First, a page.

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Whare Korero this weekend

Ngati Hinerangi Whare korero – September 2016

Information sheet

What is a Whare Korero?

The reason iwi have the ability to file for a Treaty claim is because the Crown has acknowledged that rulings made by it after the Treaty was signed created a negative impact on our people.  Many of us will know what those negative impacts were, many of us would have experienced these negative impacts, first hand. Many of us are still experiencing these impacts today. While the Crown admits to this and is willing to apologise and work toward a Treaty Settlement, we have not had a chance to express these impacts personally.

The Whare Korero event is our chance to air our grievances to representatives of the Crown within the comfort of our own marae, surrounded and supported by whanau.

This is a two-day event during which whanau have a chance to speak about the negative affect colonization has had on the people of Ngāti Hinerangi Iwi as a whole, as a whanau and individually.



How is this done?

These effects spoken of are to fall into categories presented by us to the Crown. Some of these include topics such as housing, cultural identity, economics, loss of land, education and health.

Whanau are encouraged to speak about how they have been affected under these categories. For example – Ngāti Hinerangi Iwi land was illegally obtained by the Crown and sold off to Pākeha as farmland which stopped our people being able to hunt or harvest food in our traditional food gathering areas. This action by the Crown resulted in a negative affect for our people, those of which are still evident today. This negative impact would fall under the loss of land topic.

Another example would be the use of corporal punishment in schools to punish children who spoke Maori. That was a law created by the Crown, a direct cause of the declining number of Ngāti Hinerangi people who speak Te Reo to this day. One generation was discouraged to speak Te Reo and the flow on effect is still seen in today’s generation. This example could be covered in the cultural identity topic.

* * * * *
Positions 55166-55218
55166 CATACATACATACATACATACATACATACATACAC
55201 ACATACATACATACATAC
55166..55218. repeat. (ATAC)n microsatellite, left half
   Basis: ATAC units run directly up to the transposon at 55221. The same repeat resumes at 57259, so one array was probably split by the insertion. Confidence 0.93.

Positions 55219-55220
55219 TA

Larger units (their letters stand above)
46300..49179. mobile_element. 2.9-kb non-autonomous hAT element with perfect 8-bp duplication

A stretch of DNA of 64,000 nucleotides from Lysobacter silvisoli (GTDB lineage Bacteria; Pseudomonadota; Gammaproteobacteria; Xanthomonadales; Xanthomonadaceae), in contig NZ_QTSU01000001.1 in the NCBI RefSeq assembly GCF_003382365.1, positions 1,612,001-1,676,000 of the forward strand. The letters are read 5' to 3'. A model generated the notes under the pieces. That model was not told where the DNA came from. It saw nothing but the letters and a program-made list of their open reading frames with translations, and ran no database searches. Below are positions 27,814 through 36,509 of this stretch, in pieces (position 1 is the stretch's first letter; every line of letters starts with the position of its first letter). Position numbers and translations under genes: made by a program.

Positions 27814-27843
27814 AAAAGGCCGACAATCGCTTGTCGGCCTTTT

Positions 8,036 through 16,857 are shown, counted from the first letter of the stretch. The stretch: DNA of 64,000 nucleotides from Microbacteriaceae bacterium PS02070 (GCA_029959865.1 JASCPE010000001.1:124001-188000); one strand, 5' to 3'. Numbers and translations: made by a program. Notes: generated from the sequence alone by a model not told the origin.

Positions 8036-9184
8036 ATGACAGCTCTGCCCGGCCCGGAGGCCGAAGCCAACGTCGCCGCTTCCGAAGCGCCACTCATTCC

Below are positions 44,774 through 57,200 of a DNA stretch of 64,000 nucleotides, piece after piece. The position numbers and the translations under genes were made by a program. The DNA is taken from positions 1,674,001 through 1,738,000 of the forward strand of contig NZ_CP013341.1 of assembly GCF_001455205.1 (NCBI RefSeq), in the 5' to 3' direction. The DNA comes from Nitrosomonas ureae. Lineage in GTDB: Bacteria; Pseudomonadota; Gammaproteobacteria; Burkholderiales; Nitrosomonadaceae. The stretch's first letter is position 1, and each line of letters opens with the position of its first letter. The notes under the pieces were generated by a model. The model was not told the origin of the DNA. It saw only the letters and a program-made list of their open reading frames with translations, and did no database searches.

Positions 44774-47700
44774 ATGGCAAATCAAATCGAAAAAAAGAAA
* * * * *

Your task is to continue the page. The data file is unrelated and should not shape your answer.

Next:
How will the event run?

The Whare Korero event for Ngāti Hinerangi is to be held at Te Ohaki Marae in Okauia on Saturday 24 and Sunday 25 September 2016. The two day event will begin with a powhiri. The organising team plans to allow two to three of our whanau speak on each topic for about five minutes each (it goes fast, we promise). There are scheduled to be 13 topics to speak on, listed below:-



Raupatu and Tauranga-moana


Cultural Practices


Te Puna, Katikati bush campaign


Spiritual Wellbeing


Land development - environment




Native land laws and Landlessness




Economic Resources


Cultural identity, whakapapa







What would the content of a speech be?

We are encouraging people to use the whare kōrero event as a chance to highlight one situation, one event, one example of when you experienced a negative effect of what the Crown did generations ago. It could have been a memory from your childhood or even an instance that has happened recently as a result of colonization that took place.
We would ask speakers to take that experience and expand on it further. Speakers would talk about what life was like in the lead up to that event, who was involved in the event, what happened, how that made them feel and how the effect may still be felt today.

There are a few goals to keep in mind with your speech. This is your one and only chance to voice your feelings to the Crown, this is your chance to get things off your chest and stir up emotion among whanau. This is also the first time many of our own whanau attending may have heard these stories so it’s important to keep them clear, concise and accurate.


How can I get involved?

This is the easy part. While some people are comfortable writing their own speech, our organising team can help you out if you need it. We would arrange to see you and chat about the topic you’d like to contribute to. We can talk further with you about your story ensuring we have all the relevant information needed to created a speech for you.

We would take notes and then produce a draft speech. We would confirm it with yourself and even assist you with becoming familiar with it. And just so you know, you’re able to have this speech in front of you on the day so the practice is just about helping you be confident with it.

Reading out such an experience that has impacted your life can be an emotional task and let’s face it, we’re not all natural public speakers so we want to make sure you’re happy and comfortable.

It’s important that whatever story you present on the day corresponds with a legislation outllined in the Ngāti Hinerangi Historical Account but that’s where we will assist too.

Your most important job is to have a story to share with us.